The Bold Interior Design Choice You May Regret And How To Avoid It

Arches are a timeless architectural element and shape that have endured since the classical age, adorning many interiors and exteriors in the centuries since. From Ancient Greek and Roman ruins to palatial chateaus and country homes across Europe, they are usually accompanied by grand interiors and soaring ceilings. In Spanish architecture, they are often a popular shape in southwest and pueblos-style homes as well. Many homeowners in the past several decades have often worked to bring this classic shape into their homes with mixed results, according to interior design expert Nick Lewis, per YouTube.

Despite a recent proliferation of faux archways created in places like hallways and entryways, as well as painted faux arches surrounding doors and other interior accents like fireplaces and alcoves, Lewis says that it's a trend that doesn't always work in modern homes, which often possess much lower ceilings and competing aesthetics and architectural styles. This can sometimes make arches look out of place and overdone more often than not.

Why arches don't always work

While many dream of Victorian homes and stylish Parisian apartments, which often use the arch throughout, most American homes are far newer constructions stemming from the 20th century. Beginning with the Art Deco period in the 1920s, modern home construction was often more driven by lower-slung ceilings, geometric lines, and popular styles like ranch homes, split levels, and cottages. While the homes would get larger through the remainder of the century, these structures were often similar in nature. In the new century, homeowners often sought to incorporate real or faux arches to add style and architectural interest to boxy spaces.

While the arched trend is popular in some styles, like Spanish Mission-style homes and classic bungalows, most American homes are far more geometric in their orientation with rectangular doorways and windows, which can often make the addition of arches feel out of place and conspicuous. This applies to arches that are built via carpentry around existing doors and openings, as well as painted faux arches giving the illusion of curvature. Many home styles and popular design aesthetics are at odds with these new curved arches, embracing cleaner and more rectangular lines.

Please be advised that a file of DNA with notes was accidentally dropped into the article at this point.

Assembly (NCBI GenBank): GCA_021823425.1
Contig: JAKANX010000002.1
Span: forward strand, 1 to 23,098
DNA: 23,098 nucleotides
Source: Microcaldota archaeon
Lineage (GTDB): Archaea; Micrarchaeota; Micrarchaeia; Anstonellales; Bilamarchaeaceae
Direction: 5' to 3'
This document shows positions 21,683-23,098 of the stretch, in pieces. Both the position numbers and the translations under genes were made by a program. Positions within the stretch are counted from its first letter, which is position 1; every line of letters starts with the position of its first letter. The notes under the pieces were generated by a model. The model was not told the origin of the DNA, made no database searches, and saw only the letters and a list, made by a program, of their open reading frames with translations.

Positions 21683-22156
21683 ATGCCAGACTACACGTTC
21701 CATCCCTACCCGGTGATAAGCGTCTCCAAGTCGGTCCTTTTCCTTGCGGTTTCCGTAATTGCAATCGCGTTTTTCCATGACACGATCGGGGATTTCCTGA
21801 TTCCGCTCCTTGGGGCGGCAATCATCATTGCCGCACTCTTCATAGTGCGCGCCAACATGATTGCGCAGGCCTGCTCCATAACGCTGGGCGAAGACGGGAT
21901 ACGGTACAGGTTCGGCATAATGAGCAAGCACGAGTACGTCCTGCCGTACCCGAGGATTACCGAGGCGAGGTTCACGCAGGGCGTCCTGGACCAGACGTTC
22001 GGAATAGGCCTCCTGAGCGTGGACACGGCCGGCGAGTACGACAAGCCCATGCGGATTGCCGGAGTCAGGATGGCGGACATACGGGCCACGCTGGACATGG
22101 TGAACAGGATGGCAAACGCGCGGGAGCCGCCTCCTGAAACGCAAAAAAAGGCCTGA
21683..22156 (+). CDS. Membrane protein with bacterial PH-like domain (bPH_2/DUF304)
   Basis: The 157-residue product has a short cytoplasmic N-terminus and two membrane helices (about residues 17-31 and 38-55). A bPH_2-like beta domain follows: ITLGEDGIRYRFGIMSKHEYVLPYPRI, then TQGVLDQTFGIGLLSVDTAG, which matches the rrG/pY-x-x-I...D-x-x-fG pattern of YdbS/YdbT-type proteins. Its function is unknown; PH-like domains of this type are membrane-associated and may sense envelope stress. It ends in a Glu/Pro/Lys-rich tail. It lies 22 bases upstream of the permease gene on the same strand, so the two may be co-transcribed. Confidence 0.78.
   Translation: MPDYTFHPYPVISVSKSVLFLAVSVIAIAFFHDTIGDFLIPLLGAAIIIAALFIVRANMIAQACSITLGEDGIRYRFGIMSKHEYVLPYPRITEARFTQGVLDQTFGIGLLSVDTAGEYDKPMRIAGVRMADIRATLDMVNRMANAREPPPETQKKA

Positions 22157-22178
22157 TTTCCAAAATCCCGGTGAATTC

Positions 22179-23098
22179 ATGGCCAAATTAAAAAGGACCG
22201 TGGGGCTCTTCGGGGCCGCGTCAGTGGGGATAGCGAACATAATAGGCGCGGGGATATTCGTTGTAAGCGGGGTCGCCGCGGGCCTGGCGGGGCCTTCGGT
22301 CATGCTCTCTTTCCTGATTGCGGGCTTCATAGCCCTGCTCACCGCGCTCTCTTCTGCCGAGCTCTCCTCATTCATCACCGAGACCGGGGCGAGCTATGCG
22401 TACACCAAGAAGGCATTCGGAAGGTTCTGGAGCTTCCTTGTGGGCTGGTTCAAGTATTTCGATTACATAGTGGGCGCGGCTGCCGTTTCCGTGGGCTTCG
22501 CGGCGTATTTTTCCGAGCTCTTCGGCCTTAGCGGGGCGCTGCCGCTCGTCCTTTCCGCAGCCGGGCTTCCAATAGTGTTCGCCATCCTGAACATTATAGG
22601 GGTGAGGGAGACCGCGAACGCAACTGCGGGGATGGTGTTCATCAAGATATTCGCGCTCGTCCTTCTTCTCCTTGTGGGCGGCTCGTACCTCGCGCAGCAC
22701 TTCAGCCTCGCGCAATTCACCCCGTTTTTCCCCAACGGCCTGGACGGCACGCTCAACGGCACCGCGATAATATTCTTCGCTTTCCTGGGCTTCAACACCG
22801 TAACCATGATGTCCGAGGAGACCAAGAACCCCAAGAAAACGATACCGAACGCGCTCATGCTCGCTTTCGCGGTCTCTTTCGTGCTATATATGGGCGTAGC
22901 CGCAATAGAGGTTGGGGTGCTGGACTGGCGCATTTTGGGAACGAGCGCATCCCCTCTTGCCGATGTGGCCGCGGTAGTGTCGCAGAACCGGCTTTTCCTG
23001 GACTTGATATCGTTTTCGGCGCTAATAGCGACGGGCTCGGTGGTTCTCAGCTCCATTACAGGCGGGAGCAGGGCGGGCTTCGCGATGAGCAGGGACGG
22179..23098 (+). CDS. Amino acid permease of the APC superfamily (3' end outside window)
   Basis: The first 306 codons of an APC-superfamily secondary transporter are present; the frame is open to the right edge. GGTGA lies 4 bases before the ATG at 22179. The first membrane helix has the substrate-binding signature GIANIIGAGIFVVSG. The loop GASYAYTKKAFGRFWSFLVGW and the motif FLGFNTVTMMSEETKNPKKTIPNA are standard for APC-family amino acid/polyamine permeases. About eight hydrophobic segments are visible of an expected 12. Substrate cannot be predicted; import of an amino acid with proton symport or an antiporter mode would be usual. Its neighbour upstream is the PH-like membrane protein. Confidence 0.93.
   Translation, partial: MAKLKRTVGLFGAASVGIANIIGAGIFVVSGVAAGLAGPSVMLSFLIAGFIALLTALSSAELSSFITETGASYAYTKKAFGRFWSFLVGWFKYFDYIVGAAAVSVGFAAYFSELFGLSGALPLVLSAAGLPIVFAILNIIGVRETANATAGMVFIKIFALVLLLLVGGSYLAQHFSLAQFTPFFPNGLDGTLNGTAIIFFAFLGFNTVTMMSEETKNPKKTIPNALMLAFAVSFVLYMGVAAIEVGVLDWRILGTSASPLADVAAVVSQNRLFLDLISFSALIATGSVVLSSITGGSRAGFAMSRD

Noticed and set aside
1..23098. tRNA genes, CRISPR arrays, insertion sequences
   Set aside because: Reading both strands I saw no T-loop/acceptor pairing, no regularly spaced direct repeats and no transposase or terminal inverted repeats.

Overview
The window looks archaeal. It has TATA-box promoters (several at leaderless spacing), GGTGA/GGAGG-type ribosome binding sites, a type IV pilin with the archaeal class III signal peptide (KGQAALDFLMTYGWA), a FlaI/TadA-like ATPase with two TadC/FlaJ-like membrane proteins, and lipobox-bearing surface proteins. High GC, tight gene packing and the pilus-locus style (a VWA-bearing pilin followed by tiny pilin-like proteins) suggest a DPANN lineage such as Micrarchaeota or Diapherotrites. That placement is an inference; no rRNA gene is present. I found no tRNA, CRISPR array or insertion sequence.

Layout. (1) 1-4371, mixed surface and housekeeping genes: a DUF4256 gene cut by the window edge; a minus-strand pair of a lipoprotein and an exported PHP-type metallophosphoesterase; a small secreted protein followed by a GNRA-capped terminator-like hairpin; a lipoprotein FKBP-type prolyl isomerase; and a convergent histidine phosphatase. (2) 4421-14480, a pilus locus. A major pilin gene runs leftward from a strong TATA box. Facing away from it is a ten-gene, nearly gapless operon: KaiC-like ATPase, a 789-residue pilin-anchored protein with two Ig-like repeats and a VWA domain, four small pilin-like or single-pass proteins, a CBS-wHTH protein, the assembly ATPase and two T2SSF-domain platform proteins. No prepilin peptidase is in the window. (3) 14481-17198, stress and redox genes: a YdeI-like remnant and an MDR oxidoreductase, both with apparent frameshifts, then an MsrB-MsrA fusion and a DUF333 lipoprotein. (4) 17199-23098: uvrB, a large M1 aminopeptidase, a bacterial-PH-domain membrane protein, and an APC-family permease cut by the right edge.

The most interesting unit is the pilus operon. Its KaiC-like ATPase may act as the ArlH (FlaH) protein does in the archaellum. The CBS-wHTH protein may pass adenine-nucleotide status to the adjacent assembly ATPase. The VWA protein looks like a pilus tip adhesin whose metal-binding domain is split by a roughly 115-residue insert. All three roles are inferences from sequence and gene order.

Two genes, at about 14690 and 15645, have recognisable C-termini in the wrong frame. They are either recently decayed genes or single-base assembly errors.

What do do instead

If you love the look of arches and want to use this popular shape in your home, yet don't feel it works with the era and style of your home or aesthetics, you can always bring in arched pieces of furniture, which according to Nick Lewis, are usually a smaller scale and not quite so at odds with modern interiors (via YouTube). They provide the same sense of visual interest, dimension, and curvature, but are also less labor-intensive and permanent than building out an arch or painting a faux one.

Excellent pieces of furniture that capture these curved lines are available from popular retailers, including this luxe Scout Display Cabinet from Pottery Barn or this arched rattan cabinet from Target. There are also smaller ways to incorporate this shape into your interior in subtle ways, like this Cherry Wood Entertainment Center from Amazon or this curved Loppe Console Table from Wayfair. Mirrors are another great non-permanent way to embrace the trend, like this Oengus Accent Mirror from Ashley Furniture or the famously posh Gleaming Primrose Mirror from Anthropologie.